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Scleroderma renal crisis and renal involvement in systemic sclerosis

A Corrigendum to this article was published on 02 January 2018

This article has been updated

Key Points

  • Renal dysfunction associated with vasculopathy is a common pathology in systemic sclerosis (SSc), and usually exhibits a benign course

  • Scleroderma renal crisis (SRC) is rare — it affects 5–15% of patients, according to studies published in the past 20 years; however, a 2015 case series suggests that the incidence of SRC has decreased to 2.4%

  • Predictive factors for SRC include anti-RNA polymerase III antibodies, diffuse cutaneous disease, tendon friction rubs, and arthritis; glucocorticoid treatment is a risk factor for SRC

  • SRC should be differentiated from ANCA-positive, rapidly progressive glomerulonephritis, as treatment regimens and patient management are different

  • Control of SRC-associated hypertension with angiotensin-converting-enzyme (ACE) inhibitors in patients with SSc improves outcomes; however, this treatment does not prevent SRC, and might increase SRC-associated mortality

  • Although prognosis improved with the introduction of ACE inhibitors in the 1990s, SRC remains a major risk factor for mortality in SSc; endothelin receptor antagonists might further improve patient outcomes

Abstract

Scleroderma renal crisis (SRC) is a rare, potentially life-threatening complication that affects 2–15% of patients with systemic sclerosis (SSc, also known as scleroderma). SRC typically presents in patients with early, rapidly progressive, diffuse cutaneous SSc within the first 3–5 years after the onset of a non-Raynaud sign or symptom. SRC is characterized by an acute, usually symptomatic increase in blood pressure, a rise in serum creatinine levels, oliguria and thrombotic microangiopathy in about 50% of patients. The prognosis of SRC substantially improved in the 1980s with the introduction of angiotensin-converting-enzyme inhibitors for rapid blood pressure control, with additional antihypertensive agents as required. However, the survival of patients with SRC can still be improved. Current patient survival is 70–82% at 1 year, but decreases to 50–60% at 5 years despite dialysis support. Patients with SRC who show no signs of renal functional recovery despite timely blood pressure control are candidates for transplantation. In this Review, we discuss progress made in the identification and proactive management of patients at risk of SRC and make recommendations aimed at optimizing management for those who progress to chronic kidney failure.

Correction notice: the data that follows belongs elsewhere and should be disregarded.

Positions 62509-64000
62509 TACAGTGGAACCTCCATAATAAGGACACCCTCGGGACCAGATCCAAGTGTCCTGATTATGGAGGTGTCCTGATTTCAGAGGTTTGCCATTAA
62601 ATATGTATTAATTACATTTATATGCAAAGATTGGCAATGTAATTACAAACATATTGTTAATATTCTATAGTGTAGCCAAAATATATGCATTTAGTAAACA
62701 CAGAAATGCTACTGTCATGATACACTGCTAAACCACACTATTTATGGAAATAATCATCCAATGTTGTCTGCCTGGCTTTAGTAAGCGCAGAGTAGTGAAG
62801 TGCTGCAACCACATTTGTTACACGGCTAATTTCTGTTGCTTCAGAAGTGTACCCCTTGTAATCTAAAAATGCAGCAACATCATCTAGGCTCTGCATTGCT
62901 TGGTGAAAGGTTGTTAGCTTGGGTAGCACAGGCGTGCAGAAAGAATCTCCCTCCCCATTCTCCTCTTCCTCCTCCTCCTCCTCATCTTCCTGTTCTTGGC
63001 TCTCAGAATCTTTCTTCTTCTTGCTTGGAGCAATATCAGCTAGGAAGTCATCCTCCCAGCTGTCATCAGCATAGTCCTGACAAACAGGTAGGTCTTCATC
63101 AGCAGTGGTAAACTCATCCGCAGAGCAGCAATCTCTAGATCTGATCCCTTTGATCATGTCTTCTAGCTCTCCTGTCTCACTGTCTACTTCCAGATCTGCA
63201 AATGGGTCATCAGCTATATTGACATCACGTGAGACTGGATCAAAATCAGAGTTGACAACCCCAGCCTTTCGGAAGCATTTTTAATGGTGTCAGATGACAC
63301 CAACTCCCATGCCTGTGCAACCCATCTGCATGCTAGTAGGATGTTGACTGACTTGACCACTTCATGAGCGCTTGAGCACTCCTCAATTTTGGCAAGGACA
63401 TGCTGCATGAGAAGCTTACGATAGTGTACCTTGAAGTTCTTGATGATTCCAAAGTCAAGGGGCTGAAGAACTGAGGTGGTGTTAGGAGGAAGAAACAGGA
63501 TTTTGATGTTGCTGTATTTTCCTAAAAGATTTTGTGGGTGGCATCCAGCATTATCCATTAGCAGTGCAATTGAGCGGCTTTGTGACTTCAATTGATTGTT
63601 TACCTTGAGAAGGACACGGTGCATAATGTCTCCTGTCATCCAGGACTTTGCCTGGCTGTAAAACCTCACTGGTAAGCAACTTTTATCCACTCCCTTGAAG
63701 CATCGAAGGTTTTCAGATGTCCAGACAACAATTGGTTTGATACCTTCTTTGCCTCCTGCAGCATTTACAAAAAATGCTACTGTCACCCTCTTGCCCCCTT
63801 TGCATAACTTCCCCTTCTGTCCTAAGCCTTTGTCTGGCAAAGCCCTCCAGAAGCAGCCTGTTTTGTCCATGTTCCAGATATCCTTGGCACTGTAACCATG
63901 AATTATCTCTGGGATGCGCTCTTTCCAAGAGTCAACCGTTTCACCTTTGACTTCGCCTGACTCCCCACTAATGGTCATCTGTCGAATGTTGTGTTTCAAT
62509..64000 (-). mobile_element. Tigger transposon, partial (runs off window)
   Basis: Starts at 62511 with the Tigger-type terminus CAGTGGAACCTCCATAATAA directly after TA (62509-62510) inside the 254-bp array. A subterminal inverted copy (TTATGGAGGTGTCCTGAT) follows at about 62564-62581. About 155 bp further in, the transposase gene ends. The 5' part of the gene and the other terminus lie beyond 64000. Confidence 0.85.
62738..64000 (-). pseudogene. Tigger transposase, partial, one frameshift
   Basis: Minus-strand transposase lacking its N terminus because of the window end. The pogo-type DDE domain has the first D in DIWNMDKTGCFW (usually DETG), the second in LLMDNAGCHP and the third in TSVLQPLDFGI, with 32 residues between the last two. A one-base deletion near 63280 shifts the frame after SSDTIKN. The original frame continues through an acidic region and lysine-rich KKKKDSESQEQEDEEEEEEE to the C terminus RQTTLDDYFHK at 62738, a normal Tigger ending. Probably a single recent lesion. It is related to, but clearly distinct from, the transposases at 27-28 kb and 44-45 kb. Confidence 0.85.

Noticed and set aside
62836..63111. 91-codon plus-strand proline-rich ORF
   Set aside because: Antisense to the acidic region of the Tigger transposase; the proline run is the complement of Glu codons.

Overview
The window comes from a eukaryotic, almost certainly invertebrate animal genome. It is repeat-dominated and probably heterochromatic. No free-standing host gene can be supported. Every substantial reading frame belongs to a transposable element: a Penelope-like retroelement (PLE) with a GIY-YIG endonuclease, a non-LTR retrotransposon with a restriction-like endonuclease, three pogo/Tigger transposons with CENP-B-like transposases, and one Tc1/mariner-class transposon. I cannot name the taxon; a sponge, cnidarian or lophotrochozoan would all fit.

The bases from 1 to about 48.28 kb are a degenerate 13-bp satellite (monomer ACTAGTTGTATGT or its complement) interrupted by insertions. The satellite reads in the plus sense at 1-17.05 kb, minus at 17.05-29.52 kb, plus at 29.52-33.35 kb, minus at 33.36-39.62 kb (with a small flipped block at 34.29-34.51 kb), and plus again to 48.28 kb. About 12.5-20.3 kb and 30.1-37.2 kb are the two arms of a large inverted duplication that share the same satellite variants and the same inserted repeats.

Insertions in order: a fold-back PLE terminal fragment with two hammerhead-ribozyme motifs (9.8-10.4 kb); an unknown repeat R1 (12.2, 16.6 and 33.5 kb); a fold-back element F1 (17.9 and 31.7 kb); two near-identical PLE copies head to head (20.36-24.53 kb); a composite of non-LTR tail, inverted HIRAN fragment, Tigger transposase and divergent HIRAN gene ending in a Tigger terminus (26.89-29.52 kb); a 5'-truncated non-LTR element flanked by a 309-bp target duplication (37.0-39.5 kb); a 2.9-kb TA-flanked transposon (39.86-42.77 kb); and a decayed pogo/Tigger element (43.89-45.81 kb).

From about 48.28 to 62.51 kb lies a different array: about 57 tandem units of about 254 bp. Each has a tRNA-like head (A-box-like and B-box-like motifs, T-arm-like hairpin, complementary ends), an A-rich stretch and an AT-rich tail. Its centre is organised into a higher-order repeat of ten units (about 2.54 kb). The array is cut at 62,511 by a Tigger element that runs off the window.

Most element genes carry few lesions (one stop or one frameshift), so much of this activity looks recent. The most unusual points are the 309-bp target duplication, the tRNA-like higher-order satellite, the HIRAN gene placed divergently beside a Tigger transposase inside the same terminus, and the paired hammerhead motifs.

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Figure 1: Currently recognized factors that influence the development of scleroderma renal crisis.
Figure 2: Pathology of scleroderma renal crisis.
Figure 3: Renal expression of endothelin ligand and receptors in scleroderma renal crisis.

Change history

  • 02 January 2018

    In the version of this article originally published in print and online, the author list was incorrect. The correct author list is Thasia G. Woodworth, Yossra A. Suliman, Wendi Li, Daniel E. Furst and Philip Clements, and has been corrected in the online version.

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Acknowledgements

Y.A.S. is funded by an Egyptian government scholarship programme of joint supervision in collaboration with D.E.F and the Division of Rheumatology, David Geffen School of Medicine, UCLA, Los Angeles, California, USA. We thank Gabriel Valdivia (University of California, Los Angeles, USA) for administrative assistance.

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D.E.F. and T.G.W. wrote the article and provided substantial contribution to discussion of content. D.E.F., T.G.W. and P.C. reviewed and/or edited the manuscript before submission. All authors researched data for the article.

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Correspondence to Daniel E. Furst or Philip Clements.

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Competing interests

D.E.F. received research funding and consultation fees, and is on the advisory boards for Actelion, Gilead Sciences Inc., United Biosource Corporation (UCB), Pfizer, and Novartis. Y.A.S., T.G.W. and P.C. declare no competing interests.

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Woodworth, T., Suliman, Y., Li, W. et al. Scleroderma renal crisis and renal involvement in systemic sclerosis. Nat Rev Nephrol 12, 678–691 (2016). https://doi.org/10.1038/nrneph.2016.124

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